An attorney must act honestly and in good faith, exercise the care diligence and skill of a ‘reasonably prudent person’ and act within his/her authority granted under the Enduring Power of Attorney. The general duty of the attorney is to act in the adult’s best interests, taking into account the adult’s current wishes, known beliefs and values, and keep the adult’s personal effects at the adult’s disposal to the extent reasonable.
An attorney may make a gift or loan, or charitable gift, from the adult’s property, if permitted by the Power of Attorney or if the adult usually made such gifts and there would be sufficient property remaining to meet the adult’s needs, as long as the total value of all gifts, loans and charitable gifts made by an attorney in a year are not more than 10% of the adult’s taxable income for the previous year OR $5,000.00, whichever is the lesser of the two.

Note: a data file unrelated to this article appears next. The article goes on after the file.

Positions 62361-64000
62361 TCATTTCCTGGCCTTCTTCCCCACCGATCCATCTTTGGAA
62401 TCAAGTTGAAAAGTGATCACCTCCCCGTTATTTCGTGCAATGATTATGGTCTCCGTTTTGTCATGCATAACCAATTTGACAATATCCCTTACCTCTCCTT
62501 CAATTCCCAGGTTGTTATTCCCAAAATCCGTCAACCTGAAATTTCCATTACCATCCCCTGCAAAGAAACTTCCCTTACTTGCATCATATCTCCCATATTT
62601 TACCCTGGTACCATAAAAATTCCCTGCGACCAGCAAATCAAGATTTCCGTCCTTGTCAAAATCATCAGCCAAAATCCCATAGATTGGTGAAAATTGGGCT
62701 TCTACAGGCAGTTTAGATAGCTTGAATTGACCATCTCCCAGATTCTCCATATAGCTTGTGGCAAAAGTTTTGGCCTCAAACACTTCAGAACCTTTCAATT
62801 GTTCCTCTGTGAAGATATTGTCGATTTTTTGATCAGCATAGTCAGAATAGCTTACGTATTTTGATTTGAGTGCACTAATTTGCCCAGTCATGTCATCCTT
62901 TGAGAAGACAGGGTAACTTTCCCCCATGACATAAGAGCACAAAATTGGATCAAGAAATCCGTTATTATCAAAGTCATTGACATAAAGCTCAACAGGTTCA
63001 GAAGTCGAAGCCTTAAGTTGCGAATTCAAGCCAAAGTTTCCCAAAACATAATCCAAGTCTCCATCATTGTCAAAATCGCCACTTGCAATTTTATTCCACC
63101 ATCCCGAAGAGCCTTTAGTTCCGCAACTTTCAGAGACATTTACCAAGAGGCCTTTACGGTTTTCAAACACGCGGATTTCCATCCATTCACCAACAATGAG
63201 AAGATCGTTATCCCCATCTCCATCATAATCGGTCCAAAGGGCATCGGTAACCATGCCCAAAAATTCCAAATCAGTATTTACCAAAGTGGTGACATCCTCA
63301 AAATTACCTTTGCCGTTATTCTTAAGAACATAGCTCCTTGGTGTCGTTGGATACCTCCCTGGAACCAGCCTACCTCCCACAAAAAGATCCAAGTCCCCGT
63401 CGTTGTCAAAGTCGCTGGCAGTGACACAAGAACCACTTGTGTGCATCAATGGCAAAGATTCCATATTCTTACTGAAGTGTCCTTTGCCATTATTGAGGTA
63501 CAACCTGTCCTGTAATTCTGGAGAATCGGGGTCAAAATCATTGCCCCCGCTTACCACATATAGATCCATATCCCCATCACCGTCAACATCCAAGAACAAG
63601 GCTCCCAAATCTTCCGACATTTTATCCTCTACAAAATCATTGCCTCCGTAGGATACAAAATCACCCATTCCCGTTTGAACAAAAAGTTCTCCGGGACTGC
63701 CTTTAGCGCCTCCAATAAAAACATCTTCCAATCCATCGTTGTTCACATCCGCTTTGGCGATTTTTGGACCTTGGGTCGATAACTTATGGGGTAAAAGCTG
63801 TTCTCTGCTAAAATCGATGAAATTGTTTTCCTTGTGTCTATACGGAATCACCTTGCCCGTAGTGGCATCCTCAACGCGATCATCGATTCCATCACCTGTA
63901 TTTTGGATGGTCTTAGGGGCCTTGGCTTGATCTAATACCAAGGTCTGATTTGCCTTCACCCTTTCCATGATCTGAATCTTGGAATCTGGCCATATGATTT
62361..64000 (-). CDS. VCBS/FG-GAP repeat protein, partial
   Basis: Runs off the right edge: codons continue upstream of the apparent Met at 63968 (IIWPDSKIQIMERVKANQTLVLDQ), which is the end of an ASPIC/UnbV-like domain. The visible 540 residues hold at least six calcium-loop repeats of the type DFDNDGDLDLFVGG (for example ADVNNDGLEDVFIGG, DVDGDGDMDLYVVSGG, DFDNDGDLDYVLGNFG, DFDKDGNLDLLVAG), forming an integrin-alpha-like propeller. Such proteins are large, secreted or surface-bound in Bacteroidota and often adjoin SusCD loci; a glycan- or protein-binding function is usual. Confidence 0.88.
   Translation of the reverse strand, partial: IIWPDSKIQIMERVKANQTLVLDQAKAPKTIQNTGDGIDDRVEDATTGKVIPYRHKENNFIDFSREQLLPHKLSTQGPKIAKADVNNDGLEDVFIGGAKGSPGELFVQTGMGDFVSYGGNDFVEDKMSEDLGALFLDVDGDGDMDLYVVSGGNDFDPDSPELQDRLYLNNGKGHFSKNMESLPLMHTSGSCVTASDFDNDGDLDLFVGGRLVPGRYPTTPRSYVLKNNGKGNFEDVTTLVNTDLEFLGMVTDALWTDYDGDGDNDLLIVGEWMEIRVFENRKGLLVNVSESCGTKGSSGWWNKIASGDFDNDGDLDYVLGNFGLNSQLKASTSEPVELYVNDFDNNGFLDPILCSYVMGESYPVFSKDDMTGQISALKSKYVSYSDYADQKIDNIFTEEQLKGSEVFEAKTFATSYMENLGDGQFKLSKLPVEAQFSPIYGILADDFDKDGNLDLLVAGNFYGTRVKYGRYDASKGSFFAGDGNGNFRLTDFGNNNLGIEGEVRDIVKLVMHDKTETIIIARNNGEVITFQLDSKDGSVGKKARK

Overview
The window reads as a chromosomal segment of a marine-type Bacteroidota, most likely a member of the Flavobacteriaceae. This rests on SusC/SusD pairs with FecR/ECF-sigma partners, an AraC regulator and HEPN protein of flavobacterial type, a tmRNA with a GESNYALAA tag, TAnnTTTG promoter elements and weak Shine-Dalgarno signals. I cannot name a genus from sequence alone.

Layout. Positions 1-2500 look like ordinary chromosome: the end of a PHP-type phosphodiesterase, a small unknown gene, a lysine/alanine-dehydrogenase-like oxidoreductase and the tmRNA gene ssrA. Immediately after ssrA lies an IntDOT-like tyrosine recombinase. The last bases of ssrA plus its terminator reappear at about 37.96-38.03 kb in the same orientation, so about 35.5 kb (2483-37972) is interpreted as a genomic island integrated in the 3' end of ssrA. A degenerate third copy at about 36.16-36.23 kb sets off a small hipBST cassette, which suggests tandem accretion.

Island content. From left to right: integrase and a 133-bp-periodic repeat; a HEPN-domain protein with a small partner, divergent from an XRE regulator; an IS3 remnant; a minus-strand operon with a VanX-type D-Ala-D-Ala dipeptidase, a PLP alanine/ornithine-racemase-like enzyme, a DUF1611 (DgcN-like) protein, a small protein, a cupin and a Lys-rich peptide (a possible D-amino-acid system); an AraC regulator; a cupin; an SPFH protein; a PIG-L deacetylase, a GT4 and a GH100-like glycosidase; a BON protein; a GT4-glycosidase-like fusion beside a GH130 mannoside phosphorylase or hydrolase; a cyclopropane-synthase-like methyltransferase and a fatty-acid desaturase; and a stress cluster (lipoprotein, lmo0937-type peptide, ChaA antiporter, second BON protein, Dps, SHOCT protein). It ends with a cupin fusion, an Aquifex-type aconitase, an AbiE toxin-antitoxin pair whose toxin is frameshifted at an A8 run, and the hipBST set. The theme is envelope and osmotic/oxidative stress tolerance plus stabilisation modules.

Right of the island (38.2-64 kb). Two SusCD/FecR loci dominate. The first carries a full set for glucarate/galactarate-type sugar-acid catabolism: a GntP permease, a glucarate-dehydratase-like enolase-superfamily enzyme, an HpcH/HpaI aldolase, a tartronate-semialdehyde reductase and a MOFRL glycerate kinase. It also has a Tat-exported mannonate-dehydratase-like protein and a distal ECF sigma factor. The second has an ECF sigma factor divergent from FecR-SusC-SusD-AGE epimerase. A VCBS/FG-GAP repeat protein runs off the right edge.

Records of Attorneys
An attorney acting under an enduring power of attorney must make a reasonable effort to determine the adult’s property and liabilities as of the date on which the attorney first exercises authority on the adult’s behalf, and maintain a list of that property and those liabilities.
An attorney acting under an enduring power of attorney must keep the following records in relation to the period for which the attorney is acting:
(a) a current list of the adult’s property and liabilities, including an estimate of their value if it is reasonable to do so;
(b) accounts and other records respecting the exercise of the attorney’s authority under the enduring power of attorney;
(c) all invoices, bank statements and other records necessary to create full accounts respecting the receipt or disbursement, on behalf of the adult, of capital or income.